Numerous fraud arrests made statewide
Posted on March 17, 2010 3:00 AM EST
A statewide investigation culminated in nineteen arrests for insurance fraud relating to staged automobile accidents. Arrests were made in Fort Myers, Orlando, Pensacola, Tampa and Miami, Florida. The defendants were all involved in staged accidents and filed false claims with insurance companies for fraudulent medical treatment and lost wages. Although the media has been focusing on Medicare fraud and mortgage fraud
in the South Florida area, the most common type of fraud being committed in Miami and throughout the state is personal injury fraud. Staged accident cases are typically filed in state circuit courts. Until about five years ago, the losses being suffered by insurance companies as a result of staged accidents was fairly limited. As the losses have significantly mounted, law enforcement, including the state attorney's office, has created specialized units to deal specifically with these types of cases. If you or someone you know has been arrested for insurance fraud, contact a Miami criminal lawyer
who has experience in defending these types of cases in state court.
Prosecutors typically charge defendants involved in staged accidents with grand theft and false and fraudulent insurance claims
. Grand theft can be charged in the 1st, 2nd of 3rd degree depending on the amount of loss to the insurance company. If the loss is under $20,000, the charge will be grand theft in the third degree. If the loss is between $20,000 and $100,000, the charge will be grand theft in the second degree. If the loss exceeds $100,000, which is very rare, the charge will be grand theft in the first degree. The charge of filing a false and/or fraudulent insurance claim is a felony in the third degree. In order to be convicted of the offense the prosecutor must prove that a defendant presented a false statement to an insurance company with the knowledge that the information being provided was false for monetary gain.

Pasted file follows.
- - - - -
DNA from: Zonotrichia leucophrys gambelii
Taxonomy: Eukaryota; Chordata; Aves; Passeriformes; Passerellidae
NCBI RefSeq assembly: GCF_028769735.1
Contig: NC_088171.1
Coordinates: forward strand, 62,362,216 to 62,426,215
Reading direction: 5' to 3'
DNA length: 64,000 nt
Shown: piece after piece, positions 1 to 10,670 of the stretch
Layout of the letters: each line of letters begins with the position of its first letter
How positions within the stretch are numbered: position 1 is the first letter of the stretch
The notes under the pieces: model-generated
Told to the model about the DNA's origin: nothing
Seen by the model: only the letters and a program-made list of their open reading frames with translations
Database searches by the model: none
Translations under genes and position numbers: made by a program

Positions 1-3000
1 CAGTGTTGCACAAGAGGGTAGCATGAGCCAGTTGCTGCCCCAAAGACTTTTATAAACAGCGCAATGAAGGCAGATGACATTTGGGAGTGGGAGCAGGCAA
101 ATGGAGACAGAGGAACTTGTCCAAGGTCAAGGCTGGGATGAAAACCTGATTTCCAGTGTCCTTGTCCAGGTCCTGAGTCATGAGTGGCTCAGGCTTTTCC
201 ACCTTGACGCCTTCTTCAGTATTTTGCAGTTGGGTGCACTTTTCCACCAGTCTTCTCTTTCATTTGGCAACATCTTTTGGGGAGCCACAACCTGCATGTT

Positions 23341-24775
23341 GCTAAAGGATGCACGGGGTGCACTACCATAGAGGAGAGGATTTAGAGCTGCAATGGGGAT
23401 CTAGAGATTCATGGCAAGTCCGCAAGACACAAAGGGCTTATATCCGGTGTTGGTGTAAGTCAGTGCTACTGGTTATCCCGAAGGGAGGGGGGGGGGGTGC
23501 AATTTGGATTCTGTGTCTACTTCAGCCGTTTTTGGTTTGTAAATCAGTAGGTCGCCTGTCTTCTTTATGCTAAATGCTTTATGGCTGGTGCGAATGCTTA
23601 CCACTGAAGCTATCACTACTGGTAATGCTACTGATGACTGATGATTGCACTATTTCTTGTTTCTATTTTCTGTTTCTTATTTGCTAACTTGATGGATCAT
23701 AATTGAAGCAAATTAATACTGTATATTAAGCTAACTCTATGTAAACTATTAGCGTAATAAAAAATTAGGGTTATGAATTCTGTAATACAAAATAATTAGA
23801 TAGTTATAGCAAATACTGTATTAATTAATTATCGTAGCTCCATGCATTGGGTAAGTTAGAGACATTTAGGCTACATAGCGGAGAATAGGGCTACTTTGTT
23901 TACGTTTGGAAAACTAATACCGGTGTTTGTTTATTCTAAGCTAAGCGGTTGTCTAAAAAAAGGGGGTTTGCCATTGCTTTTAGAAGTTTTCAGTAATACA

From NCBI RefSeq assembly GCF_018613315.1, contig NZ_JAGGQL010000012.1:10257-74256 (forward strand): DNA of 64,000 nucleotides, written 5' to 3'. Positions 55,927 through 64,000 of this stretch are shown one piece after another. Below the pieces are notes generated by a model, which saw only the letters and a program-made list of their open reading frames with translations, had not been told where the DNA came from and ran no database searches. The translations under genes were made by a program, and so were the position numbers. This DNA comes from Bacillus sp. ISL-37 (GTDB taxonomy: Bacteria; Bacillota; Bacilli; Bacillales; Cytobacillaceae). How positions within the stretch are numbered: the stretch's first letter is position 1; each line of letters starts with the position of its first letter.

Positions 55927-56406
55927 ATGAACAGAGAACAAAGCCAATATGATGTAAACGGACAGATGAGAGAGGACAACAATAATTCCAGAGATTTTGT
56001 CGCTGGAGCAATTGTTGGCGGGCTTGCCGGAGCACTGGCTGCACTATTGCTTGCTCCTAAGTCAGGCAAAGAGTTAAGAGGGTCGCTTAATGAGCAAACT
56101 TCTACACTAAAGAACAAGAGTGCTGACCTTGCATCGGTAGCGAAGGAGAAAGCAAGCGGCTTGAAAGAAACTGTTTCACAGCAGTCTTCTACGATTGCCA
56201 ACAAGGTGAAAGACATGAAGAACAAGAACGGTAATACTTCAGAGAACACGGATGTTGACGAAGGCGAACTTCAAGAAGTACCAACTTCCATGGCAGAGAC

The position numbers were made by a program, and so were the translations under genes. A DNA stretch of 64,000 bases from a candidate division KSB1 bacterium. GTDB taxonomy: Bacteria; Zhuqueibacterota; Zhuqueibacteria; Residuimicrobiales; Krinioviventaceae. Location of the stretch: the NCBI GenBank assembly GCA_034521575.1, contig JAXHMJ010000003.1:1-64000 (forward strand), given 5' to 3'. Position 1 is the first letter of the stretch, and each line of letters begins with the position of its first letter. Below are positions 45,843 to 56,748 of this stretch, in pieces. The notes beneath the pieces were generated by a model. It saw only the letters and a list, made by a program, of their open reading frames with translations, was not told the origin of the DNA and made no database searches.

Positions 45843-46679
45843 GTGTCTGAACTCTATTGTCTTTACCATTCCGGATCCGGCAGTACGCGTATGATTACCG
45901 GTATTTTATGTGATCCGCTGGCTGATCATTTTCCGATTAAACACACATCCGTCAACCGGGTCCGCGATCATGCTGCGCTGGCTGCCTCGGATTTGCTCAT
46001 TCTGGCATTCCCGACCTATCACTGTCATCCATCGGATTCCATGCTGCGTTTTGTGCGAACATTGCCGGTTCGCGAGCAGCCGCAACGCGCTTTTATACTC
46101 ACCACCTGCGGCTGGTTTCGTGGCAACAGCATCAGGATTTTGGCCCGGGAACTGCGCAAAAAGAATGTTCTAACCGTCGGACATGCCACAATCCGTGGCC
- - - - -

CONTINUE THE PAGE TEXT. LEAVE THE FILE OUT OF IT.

The Florida legislature recently upped the ante, recognizing that people involved in staged accidents are first time offenders that would probably receive probation or perhaps a pre-trial diversion program
. Anyone involved in organizing, planning or knowingly participating in an intentional automobile accident with the intent of filing a fraudulent insurance claim is facing a second degree felony with a two year minimum mandatory prison sentence. That means that anyone, even a mere passenger, who is knowingly involved in a staged accident and files an insurance claim is facing a prison sentence. Even lawyers are affected by the new legislation as they to face a two year prison sentence if they knowingly solicit clients that they know were involved in staged accidents to file insurance claims.
A typical case begins with the insurance company's investigation. If they find any abnormalities in the claim based in their investigation, they will contact the Department of Insurance to conduct a criminal investigation. If evidence substantiates a staged accident, the planners, drivers and passengers will be charged. The detectives will also seek to implicate the clinics that treated the patients. Receptionist, clerks, doctors and clinic owners will all be investigated. To charge individuals involved with the clinic, the prosecutors generally rely on the accident participants to testify against them. Typically, the prosecutors will offer lenient pleas to the minor players in order to catch the big fish. However, a skilled Miami criminal law firm
will decimate the credibility of these witnesses at deposition. The only evidence the prosecution usually has is that of witnesses trying to save their own skin. Without corroboration, the cases against the doctors, clinic owners and doctors are very weak. It is imperative that these types of defendants seek the assistance of legal counsel as soon as they are contacted by law enforcement. If you are a clinic owner, doctor or lawyer, never give a statement to detectives. A statement provided by a defendant will be just the corroboration the prosecution needs to send a person to prison.
19 Arrested in Florida Sweep of Staged Accidents, The Miami Herald, March 17, 2010.